Relax: Now is a good time to start practising relaxation. Your ability to relax will help you to get adequate rest as your pregnancy advances and will help you to surrender to the process of labour when the time comes. Labour is a series of big muscle stretches – your uterus, then your pelvic floor and vaginal muscles stretching open to let your baby out. Your muscles will not stretch if you are not able to relax. Practising relaxation during your pregnancy will help “train” your subconscious mind to instigate a relaxation response following whatever stimuli (a word or phrase, an idea, a visualization, a piece of music, a certain type of touch) you have practiced relaxing to. Most pregnancy exercise programmes include a guided relaxation exercise as part of each session. Learning what your body feels like when it is relaxed is as important as learning how to relax. You need to be able relax both actively while doing specific exercises – e.g. relaxing into a stretch or yoga pose or a repetitive movement sequence e.g. swimming; and passively in a supported sitting or lying position while you focus on your breathing and on consciously releasing tension from all your muscles till your whole body feels soft and heavy and relaxed. You can relax in total silence or you can relax to a particular sequence of music or relaxing sounds. Relaxing to the same music every session, will have the added benefit of helping your baby to relax after he is born. He can hear the music and will become accustomed to the hormonal state that you induce when you relax.
Anaemia: If you are experiencing more than the normal tiredness associated with stage of pregnancy, or if you are looking very pale you may be anaemic. Many LMCs will routinely request more blood tests at this stage of pregnancy because, by the end of this month, you will have 40 – 50% greater volume of blood than before you were pregnant. Pregnant women’s bodies become more efficient at absorbing iron as their pregnancies progress, however in the last trimester of pregnancy your baby will be drawing more iron from your body as he lays down his iron stores. Some women will become anaemic and will need to take iron supplements. These should be taken with vitamin C rich foods or drinks to increase absorption and minimize the risk of constipation. If your iron supplement causes constipation you should talk to your LMC about a change in prescription or visit your local health food shop and buy some organic or chelated iron. Iron absorption is inhibited by antacids, soft drinks, tea, coffee and low vitamin C intake.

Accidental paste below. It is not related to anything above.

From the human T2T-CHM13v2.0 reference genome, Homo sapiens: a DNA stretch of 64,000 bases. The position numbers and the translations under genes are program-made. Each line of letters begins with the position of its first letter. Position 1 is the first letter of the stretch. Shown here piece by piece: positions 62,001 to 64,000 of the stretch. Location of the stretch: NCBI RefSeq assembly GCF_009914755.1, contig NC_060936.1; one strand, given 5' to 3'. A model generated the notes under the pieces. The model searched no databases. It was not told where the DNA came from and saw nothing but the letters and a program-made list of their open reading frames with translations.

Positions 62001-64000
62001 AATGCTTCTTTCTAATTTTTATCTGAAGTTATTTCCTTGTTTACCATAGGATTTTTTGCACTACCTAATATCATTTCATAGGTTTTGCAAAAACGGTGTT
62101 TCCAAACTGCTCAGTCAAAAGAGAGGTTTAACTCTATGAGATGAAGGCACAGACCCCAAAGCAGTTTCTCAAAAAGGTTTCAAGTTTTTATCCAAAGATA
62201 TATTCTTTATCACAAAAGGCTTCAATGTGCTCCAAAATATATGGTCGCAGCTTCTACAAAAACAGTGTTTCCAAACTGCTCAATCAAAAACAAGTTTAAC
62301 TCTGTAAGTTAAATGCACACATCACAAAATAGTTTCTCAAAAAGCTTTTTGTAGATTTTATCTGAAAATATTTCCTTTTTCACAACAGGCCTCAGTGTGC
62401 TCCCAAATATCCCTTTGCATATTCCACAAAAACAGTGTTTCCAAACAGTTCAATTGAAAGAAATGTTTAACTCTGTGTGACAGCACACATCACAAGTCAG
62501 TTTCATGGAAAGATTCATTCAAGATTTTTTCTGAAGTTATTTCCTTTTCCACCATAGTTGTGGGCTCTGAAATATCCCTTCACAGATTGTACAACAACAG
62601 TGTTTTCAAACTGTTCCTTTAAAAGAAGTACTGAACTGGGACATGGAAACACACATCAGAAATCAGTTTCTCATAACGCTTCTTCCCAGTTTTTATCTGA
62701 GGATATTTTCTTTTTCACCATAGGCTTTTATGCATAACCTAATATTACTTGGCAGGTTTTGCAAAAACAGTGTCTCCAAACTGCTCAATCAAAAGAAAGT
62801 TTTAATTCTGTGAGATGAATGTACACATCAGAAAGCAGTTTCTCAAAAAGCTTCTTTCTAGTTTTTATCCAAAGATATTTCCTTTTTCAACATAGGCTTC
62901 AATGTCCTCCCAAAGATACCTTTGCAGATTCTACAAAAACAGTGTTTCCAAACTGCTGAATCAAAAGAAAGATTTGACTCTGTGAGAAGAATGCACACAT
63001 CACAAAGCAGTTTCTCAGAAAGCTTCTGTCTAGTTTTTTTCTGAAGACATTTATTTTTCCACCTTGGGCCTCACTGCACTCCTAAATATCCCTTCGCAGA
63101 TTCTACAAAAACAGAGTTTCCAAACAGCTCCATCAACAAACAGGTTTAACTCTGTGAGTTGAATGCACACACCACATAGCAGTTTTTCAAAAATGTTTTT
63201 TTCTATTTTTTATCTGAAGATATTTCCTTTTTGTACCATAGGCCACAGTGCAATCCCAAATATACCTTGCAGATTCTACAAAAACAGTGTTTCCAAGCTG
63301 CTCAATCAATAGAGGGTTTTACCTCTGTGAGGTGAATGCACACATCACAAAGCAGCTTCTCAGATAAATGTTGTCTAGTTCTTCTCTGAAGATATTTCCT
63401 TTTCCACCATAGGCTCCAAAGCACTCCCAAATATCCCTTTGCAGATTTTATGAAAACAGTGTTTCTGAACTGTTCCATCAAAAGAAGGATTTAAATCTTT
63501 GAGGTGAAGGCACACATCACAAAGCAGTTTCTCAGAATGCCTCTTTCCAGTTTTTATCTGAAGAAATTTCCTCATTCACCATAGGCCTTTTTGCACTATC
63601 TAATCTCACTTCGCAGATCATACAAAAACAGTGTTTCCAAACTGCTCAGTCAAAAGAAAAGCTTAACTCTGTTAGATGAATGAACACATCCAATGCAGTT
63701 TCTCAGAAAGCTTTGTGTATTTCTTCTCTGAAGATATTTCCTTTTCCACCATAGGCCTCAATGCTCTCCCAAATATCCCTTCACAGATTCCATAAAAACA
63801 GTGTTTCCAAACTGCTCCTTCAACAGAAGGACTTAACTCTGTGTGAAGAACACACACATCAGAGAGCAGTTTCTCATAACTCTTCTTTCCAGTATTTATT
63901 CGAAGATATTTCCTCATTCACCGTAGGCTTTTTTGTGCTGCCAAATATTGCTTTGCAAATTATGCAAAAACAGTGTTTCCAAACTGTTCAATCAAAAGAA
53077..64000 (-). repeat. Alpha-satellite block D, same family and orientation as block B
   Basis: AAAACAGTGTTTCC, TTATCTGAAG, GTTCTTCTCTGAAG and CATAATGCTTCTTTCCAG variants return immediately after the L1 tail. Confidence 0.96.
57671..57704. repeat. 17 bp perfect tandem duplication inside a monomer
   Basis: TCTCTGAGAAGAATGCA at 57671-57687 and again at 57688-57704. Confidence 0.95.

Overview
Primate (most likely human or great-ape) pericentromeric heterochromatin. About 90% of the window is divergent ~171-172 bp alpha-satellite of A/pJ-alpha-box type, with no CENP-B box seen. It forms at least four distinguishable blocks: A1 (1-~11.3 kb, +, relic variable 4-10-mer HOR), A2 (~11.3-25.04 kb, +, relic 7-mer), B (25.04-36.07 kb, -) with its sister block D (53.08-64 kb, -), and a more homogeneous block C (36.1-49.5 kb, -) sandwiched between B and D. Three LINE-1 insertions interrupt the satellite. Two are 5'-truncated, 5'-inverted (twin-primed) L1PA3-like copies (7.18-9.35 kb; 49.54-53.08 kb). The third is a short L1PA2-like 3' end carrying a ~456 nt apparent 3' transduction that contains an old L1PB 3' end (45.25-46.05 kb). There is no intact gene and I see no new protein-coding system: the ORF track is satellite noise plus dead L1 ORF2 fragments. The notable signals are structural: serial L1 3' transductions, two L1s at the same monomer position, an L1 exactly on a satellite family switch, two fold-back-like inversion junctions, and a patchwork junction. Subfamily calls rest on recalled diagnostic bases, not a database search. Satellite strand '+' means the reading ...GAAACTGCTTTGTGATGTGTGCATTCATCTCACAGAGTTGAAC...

By this stage of pregnancy you may notice some of the common changes or discomforts of pregnancy. In their mild form none of the following is of particular concern. There are a number of self-help things that you can try to reduce the severity of these discomforts. You can also talk to your LMC midwife or doctor about them at your pregnancy check-ups and get more advice, a prescription or a referral for extra help if necessary.
Oedema (Fluid retention): Your body is making much more fluid than usual in order to maintain your amniotic fluid level. The increase the water level in your blood helps the kidneys get rid of the extra waste products that your busy body is producing. Hot weather, standing or sitting for long periods of time and high blood pressure are the most common causes of mild oedema/fluid retention. Swelling usually comes on gradually and diminishes following rest. Lots of women notice that their feet and ankles and often their hands become puffy as the day goes by. Drinking extra water won’t increase fluid retention, in fact, it usually reduces it, so drink clear, unsweetened fluids regularly throughout the day. If you experience sudden swelling in your face and hands you should contact your LMC midwife or doctor and arrange for your regular pregnancy check-up appointment to be brought forward. (If sudden oedema is accompanied by a headache or blurred vision/spots in front of your eyes, you need to see your LMC a.s.a.p.)